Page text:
A federal appeals panel has sided with a U.S. District Court judge in
Pittsburgh who dismissed a lawsuit brought against the National Football League by four fans who alleged the organization committed fraud when it sold them tickets but then failed to provide them with the seats for which they paid.
The three-judge panel of the U.S. Third Circuit Court of Appeals affirmed U.S. District Judge David S. Cercone’s dismissal of a lawsuit filed against the NFL by Pennsylvania residents Richard and Cheryl Pollock and Florida residents Paul and Cynthia Kutcher.
The plaintiff essentially argued that they suffered damages, both economic and emotional, because the NFL did not fulfill its obligation to give them access to particular seats during the 2011 Super Bowl game between the Pittsburgh Steelers and the Green Bay Packers.
The two couples sued after their seats at Cowboys Stadium in Dallas were in temporary sections that were built for the game, but that ended up being deemed unsafe and left unoccupied.
The plaintiffs wound up having to stand and watch the championship game, something they said caused their views to be obstructed, and diminished their ability to enjoy the professional sports contest.
The Third Circuit judges agreed with Judge Cercone’s reasoning in dismissing the complaint.
“We conclude that, in spite of Appellants’ efforts to express their claims as negligent misrepresentation against the National Football League and the Dallas Cowboys Football Cub, LTD., these disputes sound in contract,” the appeals panel wrote in its Feb. 10 non-precedential decision. “Moreover, their contention that the National Football League engaged in fraudulent misrepresentation and fraudulent inducement are based upon, essentially, the same acts as the negligence counts, and their assertions of injury and pleas for relief inextricably arise from the alleged breach of the contracts at issue.”
Cercone, the appeals panel noted, ruled that the plaintiffs’ had a remedy in contract law for any actual and consequential monetary losses.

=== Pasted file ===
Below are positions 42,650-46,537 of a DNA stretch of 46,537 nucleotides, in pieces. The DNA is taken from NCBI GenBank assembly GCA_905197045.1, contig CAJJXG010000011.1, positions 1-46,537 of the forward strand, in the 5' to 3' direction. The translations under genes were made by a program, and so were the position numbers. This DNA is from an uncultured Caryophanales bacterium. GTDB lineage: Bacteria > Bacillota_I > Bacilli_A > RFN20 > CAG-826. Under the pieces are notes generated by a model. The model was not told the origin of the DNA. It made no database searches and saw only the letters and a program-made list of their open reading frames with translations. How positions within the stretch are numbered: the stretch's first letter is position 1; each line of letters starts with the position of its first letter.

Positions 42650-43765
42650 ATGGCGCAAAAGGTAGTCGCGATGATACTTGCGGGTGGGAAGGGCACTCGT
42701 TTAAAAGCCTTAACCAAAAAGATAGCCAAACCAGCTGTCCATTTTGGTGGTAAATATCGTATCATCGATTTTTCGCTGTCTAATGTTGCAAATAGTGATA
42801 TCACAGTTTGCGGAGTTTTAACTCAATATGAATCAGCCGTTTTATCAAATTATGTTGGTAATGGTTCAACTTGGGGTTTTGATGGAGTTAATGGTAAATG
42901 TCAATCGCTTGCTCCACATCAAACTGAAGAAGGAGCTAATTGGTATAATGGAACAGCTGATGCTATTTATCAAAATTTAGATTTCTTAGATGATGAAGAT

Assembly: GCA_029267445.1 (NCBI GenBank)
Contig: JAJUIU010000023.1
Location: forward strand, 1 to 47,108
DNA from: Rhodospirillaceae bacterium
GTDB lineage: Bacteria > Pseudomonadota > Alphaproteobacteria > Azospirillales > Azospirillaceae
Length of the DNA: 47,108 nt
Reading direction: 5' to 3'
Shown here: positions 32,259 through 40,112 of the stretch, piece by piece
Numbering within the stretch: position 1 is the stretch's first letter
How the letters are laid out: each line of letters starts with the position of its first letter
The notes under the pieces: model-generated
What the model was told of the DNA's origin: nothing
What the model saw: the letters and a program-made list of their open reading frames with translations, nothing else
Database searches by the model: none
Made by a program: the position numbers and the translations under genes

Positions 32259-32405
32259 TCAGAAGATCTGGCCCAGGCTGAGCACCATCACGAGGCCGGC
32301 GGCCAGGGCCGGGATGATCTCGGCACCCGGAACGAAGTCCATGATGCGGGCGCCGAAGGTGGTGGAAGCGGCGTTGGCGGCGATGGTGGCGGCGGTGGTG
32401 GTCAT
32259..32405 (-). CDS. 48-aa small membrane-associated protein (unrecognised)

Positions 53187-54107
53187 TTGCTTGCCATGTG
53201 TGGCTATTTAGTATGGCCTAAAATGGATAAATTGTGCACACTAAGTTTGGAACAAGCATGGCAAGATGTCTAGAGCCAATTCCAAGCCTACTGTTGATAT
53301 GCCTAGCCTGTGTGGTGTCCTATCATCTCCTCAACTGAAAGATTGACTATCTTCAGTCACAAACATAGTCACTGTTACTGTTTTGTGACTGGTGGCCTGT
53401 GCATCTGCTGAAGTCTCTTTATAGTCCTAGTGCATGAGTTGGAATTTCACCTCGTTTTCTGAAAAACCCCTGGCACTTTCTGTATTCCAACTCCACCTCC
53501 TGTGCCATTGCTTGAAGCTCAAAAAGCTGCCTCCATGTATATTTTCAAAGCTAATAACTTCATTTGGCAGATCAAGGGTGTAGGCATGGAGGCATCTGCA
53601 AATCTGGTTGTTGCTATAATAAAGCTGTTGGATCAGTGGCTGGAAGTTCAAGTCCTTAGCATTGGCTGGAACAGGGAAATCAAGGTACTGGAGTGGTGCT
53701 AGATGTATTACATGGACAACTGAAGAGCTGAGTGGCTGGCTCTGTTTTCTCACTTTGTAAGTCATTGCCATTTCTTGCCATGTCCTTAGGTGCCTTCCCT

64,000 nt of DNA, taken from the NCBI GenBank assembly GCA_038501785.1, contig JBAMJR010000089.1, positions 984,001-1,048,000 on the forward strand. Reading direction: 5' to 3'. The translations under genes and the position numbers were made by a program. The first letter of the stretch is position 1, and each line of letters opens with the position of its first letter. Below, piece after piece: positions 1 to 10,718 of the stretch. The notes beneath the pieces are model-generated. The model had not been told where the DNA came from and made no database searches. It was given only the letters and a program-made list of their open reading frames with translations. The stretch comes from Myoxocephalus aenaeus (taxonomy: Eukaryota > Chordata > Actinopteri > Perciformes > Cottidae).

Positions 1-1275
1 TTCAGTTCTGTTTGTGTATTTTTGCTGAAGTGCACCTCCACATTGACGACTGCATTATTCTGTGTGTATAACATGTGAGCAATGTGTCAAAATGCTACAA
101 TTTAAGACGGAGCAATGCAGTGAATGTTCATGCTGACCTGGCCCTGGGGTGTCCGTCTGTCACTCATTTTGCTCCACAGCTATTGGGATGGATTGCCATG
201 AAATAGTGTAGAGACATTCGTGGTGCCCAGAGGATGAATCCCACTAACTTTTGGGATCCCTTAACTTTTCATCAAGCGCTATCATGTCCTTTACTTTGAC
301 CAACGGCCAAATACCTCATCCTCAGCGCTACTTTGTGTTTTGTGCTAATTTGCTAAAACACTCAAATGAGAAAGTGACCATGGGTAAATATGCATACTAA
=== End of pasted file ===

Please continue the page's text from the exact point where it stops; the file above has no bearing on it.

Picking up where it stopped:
The panel wrote that Cercone’s reasoning was sound.
“Appellants have exercised a great deal of creativity in construing their claims as sounding in tort and statutory fraud,” the Third Circuit judges wrote. “Yet, the inescapable fact is that the entire suit is grounded in their purchase of tickets, commonly regarded as revocable licenses, to a sporting event.”
The essence of the litigation was that the plaintiffs suffered damages because the NFL did not fulfill its obligation to give them access to particular seats during the Super Bowl game, as specified on their tickets, the appeals decision states.
“The contracts are inseparable from their claims,” the judges wrote.
The appeals court used the same reasoning to dismiss the claim that the NFL violated Pennsylvania’s Unfair Trade Practices and Consumer Protection Law.
“The cause is entwined in the contracts between the parties, which, in turn, are the bases for any entitlement to damages,” the ruling states. “Cloaking the claim as statutory fraud does not alter our conclusion that the District Court did not err by dismissing it.”
The appeals judges also determined that the couples were “without any legitimate basis to assert punitive damages, attorney’s fees, treble damages, or additional compensation for losing a ‘once in a lifetime opportunity’ to view the sporting event from their promised seats.”
“The District Court appropriately assessed Appellants’ losses to be far below the statutory minimum and this reasonably grounded its decision to dismiss,” the panel wrote.
The case was heard by Third Circuit Judges Thomas M. Hardiman, Anthony J. Scirica and Richard L. Nygaard.
Nygaard penned the decision.